Originally posted by ThunderCloud
OK, let's see if I understand this... the four kingdoms of the United Kingdom -- England, Scotland, Wales, and Northern Ireland -- do
not have equal standing in the eyes of the British government? That's a difficult concept for me to wrap my American brain
- It's a historical thing. It will surely adjust and change over time.
In the U.S., the 50 States all have equal standing in the eyes of the U.S. government. All 50 States are equally autonomous, with their own
legislatures, governors, and supreme courts.
- I'm not sure these comparisons between the USA and elsewhere are too helpful.
Oh, by the way, it hasn't come up yet but Scots law is not quite the same as English/UK law. There are subtle but very definite
differences.....which unsurprisingly the Scots people jealously guard. History again.
Politically, England sounds more like a huge federal district of the U.K. government than an autonomous kingdom of the U.K. (like the District
of Colombia in the U.S.).
- You have to bear in mind that England spent several hundred years determined to 'unite' the British Isles. Edward the 1st (late 13th century)
thought it was the thing to do.
He wanted to unite the British Isles under one Crown and one church (oh yes, the Pope and religion was involved back then too! The Pope originally
'gave' Ireland to the English Crown.)
When this could not be accomplished by any other means force was used.....
.....or if it could not be sustained by other means gross froce was used. (and the echos of that sometimes ultra bloody subjugation reverberate within
the 'UK' and the British Isles to this day).
And Wales and Northern Ireland sound more like territories of the U.K. than autonomous kingdoms of the U.K. Scotland seems to get a fair shake
out of the deal, though...
- Scotland was the biggy.
Scotland wasn't quite like Wales or Northern Ireland. It was too big and the ultimate victory came too late in the day to see Scotland suffer quite
the same fate of Wales or Northern Ireland.
England needed the Scots to run Scotland and so after the final defeat of the final Jacobite rebellion in the mid 18th century England contented
herself to 'clearing' the Scots highlands (killing and/or deporting and scattering the troublesome rebellious highland clans) and the less
rebellious low-land Scots society got on with accomodating itself with the English and surviving.
Wales and Northern Ireland on the other hand were fairly small and poor in comparison to England and they were defeated so utterly and their
populations either killed, co-opted, scattered and/or driven out that English 'dominion' was ensured.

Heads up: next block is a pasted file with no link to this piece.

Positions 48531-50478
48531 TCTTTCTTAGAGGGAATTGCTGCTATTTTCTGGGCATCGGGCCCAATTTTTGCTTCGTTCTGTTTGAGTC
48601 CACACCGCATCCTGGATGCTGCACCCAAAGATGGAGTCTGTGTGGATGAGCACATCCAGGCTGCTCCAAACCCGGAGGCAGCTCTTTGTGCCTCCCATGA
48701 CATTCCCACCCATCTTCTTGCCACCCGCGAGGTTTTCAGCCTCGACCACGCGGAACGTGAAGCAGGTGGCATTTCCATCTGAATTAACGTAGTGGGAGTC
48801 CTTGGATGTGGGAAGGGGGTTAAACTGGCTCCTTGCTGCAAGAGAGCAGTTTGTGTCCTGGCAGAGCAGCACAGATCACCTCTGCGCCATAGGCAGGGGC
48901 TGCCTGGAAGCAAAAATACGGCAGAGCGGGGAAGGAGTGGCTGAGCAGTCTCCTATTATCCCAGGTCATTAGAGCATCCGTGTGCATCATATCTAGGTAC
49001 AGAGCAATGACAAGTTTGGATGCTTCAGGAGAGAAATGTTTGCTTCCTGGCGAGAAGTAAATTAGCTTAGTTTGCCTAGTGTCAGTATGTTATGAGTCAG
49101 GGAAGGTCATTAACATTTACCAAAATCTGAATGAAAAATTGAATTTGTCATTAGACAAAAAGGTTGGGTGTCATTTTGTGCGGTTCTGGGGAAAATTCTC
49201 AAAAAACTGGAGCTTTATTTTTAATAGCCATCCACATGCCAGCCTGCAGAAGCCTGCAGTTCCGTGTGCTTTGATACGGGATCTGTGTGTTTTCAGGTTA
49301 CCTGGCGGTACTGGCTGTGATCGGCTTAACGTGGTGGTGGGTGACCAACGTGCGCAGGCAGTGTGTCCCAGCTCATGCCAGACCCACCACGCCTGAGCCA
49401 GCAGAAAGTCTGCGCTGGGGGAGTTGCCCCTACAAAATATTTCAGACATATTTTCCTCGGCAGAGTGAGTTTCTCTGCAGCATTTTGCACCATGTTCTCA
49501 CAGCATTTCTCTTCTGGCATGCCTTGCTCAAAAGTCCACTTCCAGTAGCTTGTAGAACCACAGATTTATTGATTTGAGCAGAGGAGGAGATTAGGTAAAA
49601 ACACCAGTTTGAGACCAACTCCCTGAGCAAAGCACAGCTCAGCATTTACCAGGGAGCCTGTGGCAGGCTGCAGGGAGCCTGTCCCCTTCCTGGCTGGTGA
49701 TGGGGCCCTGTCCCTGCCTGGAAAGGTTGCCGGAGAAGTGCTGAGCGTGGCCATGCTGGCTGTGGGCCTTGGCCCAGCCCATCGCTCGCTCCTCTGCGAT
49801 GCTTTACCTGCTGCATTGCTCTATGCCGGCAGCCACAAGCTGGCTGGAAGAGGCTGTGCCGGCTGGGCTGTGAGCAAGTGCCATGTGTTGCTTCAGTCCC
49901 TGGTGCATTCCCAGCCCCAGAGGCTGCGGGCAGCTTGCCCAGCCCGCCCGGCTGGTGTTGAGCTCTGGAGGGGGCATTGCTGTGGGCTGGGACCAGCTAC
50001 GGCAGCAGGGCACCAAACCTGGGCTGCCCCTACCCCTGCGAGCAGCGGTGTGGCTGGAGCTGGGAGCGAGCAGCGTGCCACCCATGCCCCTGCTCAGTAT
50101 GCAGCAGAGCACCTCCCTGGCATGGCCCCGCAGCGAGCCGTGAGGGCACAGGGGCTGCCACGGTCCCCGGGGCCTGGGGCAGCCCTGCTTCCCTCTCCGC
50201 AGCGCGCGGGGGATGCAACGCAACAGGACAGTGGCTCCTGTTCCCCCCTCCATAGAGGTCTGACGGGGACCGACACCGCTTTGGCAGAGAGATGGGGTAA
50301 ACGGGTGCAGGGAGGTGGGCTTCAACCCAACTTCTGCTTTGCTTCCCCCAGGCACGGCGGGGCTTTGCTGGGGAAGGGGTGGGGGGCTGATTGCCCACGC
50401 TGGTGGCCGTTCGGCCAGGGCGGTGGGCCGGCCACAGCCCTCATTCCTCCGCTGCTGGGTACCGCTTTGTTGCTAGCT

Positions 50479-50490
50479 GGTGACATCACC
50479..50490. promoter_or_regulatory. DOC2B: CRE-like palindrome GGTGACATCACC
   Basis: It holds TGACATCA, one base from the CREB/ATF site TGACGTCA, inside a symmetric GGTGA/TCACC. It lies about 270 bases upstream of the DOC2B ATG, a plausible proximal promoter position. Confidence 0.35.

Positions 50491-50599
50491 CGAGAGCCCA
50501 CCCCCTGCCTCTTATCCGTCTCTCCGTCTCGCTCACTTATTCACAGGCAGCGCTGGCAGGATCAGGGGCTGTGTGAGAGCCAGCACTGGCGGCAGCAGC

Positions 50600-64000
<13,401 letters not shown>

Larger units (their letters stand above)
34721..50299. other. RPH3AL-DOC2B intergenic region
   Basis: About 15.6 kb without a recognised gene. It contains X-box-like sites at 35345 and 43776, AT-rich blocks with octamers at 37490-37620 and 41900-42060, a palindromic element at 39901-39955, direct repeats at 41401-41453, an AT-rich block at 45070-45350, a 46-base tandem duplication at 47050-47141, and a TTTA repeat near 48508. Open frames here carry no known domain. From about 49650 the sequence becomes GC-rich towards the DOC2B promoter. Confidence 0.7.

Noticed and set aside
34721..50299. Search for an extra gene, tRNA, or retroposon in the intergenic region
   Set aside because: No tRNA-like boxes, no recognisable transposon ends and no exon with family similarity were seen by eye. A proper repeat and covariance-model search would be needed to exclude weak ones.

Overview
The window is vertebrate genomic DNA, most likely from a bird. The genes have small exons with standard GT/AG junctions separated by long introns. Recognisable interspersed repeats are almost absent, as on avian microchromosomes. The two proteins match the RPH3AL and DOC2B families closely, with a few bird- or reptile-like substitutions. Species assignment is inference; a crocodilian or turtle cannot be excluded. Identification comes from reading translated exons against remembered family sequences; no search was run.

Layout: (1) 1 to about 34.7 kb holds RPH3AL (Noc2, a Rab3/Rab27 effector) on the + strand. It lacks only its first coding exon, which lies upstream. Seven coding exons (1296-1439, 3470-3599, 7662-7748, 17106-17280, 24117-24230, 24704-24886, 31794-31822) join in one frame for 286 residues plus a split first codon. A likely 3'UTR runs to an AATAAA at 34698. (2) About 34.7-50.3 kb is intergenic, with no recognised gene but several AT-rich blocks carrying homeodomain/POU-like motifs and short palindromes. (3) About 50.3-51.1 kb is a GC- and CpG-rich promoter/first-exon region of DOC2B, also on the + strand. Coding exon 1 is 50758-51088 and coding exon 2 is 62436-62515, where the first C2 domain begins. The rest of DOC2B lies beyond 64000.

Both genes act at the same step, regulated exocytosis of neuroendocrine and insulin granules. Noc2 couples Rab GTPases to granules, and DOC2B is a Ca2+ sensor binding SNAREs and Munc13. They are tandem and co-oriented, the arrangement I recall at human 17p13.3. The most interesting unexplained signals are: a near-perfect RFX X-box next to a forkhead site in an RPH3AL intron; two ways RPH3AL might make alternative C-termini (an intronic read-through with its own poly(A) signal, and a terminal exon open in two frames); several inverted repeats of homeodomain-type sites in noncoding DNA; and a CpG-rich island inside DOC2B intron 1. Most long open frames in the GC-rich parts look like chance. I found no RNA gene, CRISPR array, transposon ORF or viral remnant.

New people were brought in, given power and the best land etc etc and the ill-feeling and occassional trouble continues to this day.
(In N Ireland it broken out in 1968 - 69 into a full scale 'terrorist war' for nearly 30yrs, it has only recently stopped - with the odd attack
Much time has now passed, we all try to get on with things and live for today but there is no doubt that these 'wounds' still resonate for many.
Many English prefer to ignore them (because they and theirs never suffered them I suppose it reasonable for them to be unaware of the hurt).
The best healing of all comes from what has been quietly going on for the last few hundred years. We have been becoming each other.
There is barely a family in any of the British Isles that is (excuse the eugenics speak) 'pure' anything. There are very very few 'English',
'Scots', 'Welsh' or 'Irish' families any more.
We have mixed very well and almost all families have people from at least one of the 'home nations' in them now.
Also, the British people, being as progressive as they are, have no complaints about having a royal family, who literally gets rich by sitting
around and collecting British taxpayers' money, and are largely above the law on top of that?
- It is reckoned about one third of the British are republicans. I would not say there are no complaints, far from it.
There has been a progressive 'push' to try and modernise the UK monarchy. Many look to the continental Monarchs and their less aloof and less remote
version of Monarch as a more suitable model for the 21st century.
But for all that we are not encouraged to debate a British republic and doing away with the Crown (it is one of the few subjects that is actually an
offence for the subject to be raised in Parliament by MP's here).